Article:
All of the operations carried out on the ship can be controlled from the “Ops Room”. In this room main focus is a 3-D holographic command table and attendant communications hubs that would provide a new level of situational awareness. This table connects all the ship’s systems with onboard commanders, the Ministry of Defense headquarters, the Royal Navy headquarters and NATO allies as well.

The stereo visual display can be rotated and zoomed as the captain sees fit to focus on specific aspects of a battle at sea, on land, underwater, air or in the space. Meanwhile, smaller holographic pods allow the Ops crew to focus on details relevant to their tasks.

Dreadnought 2050 would require only 50 crews as it features remote control technology. Currently, warships need at least 200 crew members to operate a vessel.

Starpoint, an organization of the Royal Navy tasked with overseeing the project stated “the mission is to tackle parallel challenges of providing advanced technology set against the backdrop of funding constraints”.

But the ideas behind what Startpoint, a collective of defence companies and the MoD, has called “Dreadnought 2050” are already rooted in reality. Stealth design, to ensure low visibility on radars, is already being adopted in most modern warships; the US Navy is developing laser weapons and electro-magnetic rail-guns; basic drones have already been produced by 3D printers.

Startpoint senior executive Muir Macdonald said “While some of these technologies push today’s boundaries in science and engineering, there is no reason why elements could not be incorporated into future designs,” in a press release.
“The Royal Navy needs visionary, innovative thinking and these concepts point the way to cutting edge technology which can be acquired at less cost and operated with less manpower than anything at sea today.”


The Royal Institution of Naval Architects invites ideas for Future Surface Vessels

Modern navies are a trade-off between advanced technologies and cost, in both construction and operation. Versatility, flexibility, and affordability are key criteria which governments need to balance as warships become an exportable commodity, where market value is just as important as the strategic value of any newly built vessel.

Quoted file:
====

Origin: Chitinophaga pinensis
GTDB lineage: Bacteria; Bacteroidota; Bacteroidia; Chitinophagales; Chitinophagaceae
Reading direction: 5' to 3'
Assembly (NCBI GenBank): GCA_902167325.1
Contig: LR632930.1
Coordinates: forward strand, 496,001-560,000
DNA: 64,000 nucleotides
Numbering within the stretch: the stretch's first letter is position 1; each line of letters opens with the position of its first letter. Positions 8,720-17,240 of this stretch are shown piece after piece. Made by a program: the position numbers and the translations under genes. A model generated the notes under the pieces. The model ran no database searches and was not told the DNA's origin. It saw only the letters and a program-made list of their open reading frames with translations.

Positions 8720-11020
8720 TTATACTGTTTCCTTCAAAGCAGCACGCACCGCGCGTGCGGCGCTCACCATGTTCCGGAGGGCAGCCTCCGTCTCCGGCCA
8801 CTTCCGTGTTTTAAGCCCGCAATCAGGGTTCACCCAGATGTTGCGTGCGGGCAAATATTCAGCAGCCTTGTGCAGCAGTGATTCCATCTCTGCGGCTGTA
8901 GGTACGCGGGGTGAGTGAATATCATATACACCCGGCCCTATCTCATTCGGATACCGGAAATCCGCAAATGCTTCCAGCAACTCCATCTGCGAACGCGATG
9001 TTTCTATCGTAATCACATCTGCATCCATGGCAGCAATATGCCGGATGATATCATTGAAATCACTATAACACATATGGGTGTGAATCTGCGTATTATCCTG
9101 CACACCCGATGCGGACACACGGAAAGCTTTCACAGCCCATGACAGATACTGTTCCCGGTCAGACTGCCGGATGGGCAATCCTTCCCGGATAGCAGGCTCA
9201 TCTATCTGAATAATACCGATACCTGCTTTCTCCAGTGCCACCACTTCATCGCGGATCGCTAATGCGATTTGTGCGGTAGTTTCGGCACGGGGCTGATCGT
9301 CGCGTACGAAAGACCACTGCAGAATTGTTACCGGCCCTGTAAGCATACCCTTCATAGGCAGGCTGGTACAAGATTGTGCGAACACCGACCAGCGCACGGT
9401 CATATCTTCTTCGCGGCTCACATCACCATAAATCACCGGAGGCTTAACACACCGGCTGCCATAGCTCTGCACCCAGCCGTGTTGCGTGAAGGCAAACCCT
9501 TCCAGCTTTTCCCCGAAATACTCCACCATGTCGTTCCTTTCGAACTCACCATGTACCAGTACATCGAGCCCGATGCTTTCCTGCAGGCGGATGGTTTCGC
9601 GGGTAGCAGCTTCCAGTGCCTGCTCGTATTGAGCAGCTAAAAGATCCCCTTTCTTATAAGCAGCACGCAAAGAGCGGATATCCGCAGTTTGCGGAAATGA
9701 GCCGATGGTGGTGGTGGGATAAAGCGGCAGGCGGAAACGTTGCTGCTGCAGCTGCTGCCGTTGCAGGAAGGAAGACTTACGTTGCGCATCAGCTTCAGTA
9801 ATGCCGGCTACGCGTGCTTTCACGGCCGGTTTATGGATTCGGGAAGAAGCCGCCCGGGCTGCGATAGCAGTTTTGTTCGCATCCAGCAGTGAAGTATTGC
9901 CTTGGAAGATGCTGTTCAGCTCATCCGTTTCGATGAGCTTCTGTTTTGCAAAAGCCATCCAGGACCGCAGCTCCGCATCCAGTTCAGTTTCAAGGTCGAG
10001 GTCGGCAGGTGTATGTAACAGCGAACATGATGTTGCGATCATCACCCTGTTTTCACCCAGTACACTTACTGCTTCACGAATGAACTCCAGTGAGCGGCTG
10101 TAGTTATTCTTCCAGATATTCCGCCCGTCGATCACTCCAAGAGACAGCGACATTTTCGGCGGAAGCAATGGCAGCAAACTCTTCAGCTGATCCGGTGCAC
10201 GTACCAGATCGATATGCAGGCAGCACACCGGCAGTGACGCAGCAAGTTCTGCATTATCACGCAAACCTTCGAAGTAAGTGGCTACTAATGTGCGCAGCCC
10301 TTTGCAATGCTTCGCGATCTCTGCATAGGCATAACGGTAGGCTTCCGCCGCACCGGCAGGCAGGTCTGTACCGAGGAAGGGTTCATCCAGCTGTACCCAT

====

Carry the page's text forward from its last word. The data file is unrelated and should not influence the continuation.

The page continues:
“A key theme in many new builds, that goes some way to address the inherent compromises in warship design, is modularity. The development of the Royal Navy Type 26 Frigate and the Littoral Combat Ship in the USA are cases in point. Modular design allows adaptability in meeting threats from smaller vessels, used by pirates and terrorists, to larger threats from enemy navies. While these examples come straight from the drawing board, other countries are adapting existing platforms to meet the ever changing strategic landscape.”

To further investigate this topic RINA invites papers from naval architects, class societies, operators, researchers, and builders on all related topics, including: Requirements for future ships, Supporting surface vessel capability, Operational effectiveness and efficiency, Survivability, Structural integrity, Human factors, Modularity in design, construction and outfitting , New build over life extension, Off board systems and their integration, Habitability and manning, and Lessons Learnt from Surface Vessel Projects.